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Favorite Places

    The Blackfeet call it the backbone of the world. White explorers dubbed it the crown of the continent. Now named for the spectacular, glacially carved topography and remnant ice clinging to the high-elevations, Glacier National Park encompasses over 1 million acres of rugged alpine terrain.

    The park is widely regarded as one of the best hiking and backpacking destinations in the United States, but most people stick closely to the 50-mile long Going-to-the-Sun road, which transects the park from West Glacier to St. Mary, crossing the Continental Divide at Logan Pass. Popular day hiking destinations for first-time visitors include Avalanche Lake, Haystack Butte, Hidden Pass, and Grinnell Lake. But you don't have to look very hard to find countless possibilities for adventure. Be advised that Glacier National Park is grizzly bear country, and all the familiar cautionary notes apply.

    In 1932 Glacier National Park and Waterton Lakes National Park, across the border in Canada, were designated Waterton-Glacier International Peace Park, celebrating the longstanding peace and friendship between the two neighboring countries. Both parks have since been designated as an International Biosphere Reserves and together were recognized in 1995 as a World Heritage Site.

    Absaroka-Beartooth Wilderness


    Congress designated the Absaroka-Beartooth Wilderness in 1975. Over 920,000 acres of the wilderness area coincide with Montana's Gallatin, Custer, and Shoshone national forests. Just over 23,000 acres of the wilderness lies in Wyoming. The Absaroka-Beartooth, just north of Yellowsyone National Park, is considered an integral part of the 20-million-acre Greater Yellowstone Ecosystem.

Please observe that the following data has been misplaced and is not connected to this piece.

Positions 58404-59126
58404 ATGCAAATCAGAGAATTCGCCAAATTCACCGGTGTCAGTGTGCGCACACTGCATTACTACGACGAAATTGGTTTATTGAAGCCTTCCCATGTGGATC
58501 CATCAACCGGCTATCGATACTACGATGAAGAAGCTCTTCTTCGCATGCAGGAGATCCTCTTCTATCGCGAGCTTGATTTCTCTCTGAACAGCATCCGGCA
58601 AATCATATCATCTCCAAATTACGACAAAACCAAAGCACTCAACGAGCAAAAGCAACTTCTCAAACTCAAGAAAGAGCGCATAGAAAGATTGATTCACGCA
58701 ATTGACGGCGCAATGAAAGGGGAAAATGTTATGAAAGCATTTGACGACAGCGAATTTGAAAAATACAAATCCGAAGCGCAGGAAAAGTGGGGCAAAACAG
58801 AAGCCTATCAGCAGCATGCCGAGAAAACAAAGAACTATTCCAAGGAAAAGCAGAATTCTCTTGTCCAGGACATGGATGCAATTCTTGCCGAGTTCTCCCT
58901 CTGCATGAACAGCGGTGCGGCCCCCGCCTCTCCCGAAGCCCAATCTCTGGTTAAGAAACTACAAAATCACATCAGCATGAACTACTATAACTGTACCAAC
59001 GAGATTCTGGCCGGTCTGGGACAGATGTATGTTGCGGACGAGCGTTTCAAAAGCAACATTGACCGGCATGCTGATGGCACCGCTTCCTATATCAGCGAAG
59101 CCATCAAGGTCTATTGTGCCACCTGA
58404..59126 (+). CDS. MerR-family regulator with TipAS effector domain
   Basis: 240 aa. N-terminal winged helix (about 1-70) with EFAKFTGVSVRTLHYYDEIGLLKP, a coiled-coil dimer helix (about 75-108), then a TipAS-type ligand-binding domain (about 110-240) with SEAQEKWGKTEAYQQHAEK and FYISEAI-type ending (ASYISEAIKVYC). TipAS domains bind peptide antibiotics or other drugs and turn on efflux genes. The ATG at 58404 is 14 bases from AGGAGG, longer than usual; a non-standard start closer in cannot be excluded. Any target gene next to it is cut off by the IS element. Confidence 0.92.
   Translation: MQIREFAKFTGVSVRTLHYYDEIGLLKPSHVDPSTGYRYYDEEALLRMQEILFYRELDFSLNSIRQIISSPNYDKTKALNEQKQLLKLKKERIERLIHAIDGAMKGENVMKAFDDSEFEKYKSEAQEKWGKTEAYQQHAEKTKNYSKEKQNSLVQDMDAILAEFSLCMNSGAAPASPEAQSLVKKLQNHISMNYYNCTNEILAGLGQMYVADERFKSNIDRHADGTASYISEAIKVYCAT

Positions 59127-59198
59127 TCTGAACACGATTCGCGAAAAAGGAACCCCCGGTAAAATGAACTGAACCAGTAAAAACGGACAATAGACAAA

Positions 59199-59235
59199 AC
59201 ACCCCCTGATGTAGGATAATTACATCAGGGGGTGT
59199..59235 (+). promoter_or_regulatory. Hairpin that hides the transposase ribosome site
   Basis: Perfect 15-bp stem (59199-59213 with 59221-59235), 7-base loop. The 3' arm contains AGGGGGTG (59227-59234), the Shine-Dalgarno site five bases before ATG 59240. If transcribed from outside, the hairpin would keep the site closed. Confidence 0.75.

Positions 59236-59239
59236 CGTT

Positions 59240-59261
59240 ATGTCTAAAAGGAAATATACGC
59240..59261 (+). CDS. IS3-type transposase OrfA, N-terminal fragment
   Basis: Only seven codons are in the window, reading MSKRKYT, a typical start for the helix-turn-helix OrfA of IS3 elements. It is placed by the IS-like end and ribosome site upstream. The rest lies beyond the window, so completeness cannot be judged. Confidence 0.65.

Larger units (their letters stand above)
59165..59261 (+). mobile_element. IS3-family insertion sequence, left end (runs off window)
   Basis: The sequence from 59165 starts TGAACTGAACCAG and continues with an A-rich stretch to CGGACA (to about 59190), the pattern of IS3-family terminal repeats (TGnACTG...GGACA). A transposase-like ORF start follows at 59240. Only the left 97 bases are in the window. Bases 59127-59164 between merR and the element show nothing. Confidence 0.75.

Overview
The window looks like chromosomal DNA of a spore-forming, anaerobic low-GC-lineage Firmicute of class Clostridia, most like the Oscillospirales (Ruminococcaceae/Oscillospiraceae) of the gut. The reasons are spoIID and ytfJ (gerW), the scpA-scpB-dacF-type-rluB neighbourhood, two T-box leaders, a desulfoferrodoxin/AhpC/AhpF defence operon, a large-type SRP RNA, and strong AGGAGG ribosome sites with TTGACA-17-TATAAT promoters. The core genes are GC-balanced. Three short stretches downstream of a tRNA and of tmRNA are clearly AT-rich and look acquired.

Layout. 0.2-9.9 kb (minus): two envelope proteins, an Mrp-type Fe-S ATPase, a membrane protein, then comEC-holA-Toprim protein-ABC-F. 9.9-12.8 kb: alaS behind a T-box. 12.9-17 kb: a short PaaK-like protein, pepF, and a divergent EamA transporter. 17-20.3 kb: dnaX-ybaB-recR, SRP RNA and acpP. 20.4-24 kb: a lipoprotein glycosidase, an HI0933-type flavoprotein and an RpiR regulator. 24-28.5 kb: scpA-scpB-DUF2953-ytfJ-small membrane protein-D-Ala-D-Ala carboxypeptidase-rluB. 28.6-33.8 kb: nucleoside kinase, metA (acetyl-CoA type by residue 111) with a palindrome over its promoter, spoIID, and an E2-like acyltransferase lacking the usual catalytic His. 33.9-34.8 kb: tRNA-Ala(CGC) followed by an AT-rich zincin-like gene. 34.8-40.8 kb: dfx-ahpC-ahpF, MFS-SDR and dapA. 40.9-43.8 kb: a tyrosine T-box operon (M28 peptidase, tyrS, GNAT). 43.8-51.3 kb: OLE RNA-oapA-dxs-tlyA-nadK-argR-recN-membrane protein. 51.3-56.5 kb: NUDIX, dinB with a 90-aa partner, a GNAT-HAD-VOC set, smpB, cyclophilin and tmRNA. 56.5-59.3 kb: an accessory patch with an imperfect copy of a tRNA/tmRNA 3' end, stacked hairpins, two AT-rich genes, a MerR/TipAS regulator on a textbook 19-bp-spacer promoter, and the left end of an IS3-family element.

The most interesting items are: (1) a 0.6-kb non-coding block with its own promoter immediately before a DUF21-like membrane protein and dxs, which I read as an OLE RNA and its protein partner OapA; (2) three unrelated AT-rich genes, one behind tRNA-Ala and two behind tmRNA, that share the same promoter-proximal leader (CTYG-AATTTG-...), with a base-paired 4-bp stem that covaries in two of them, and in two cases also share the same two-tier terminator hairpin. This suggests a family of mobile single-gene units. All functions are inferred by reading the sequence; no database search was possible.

The wilderness consists of two distinct mountain ranges. The Absaroka, named for the Crow people, is the more fertile range, densely forested with spruce, fir, and pine, and frequented by bighorn sheep, mountain goats, elk, deer, moose, marmots, coyotes, wolves, black bears, grizzlies, and Yellowstone cutthroat trout. Fauna thins out in the higher-elevation Beartooth Range, which features treeless plateaus, steep canyons, small alpine lakes, and Montana's highest point: 12,799-foot Granite Peak.

    The Absaroka-Beartooth Wilderness's 700-mile trail system is most often accessed via the Beartooth Highway, US 212, from Red Lodge or by forest access roads off of US 89 south of Livingston.

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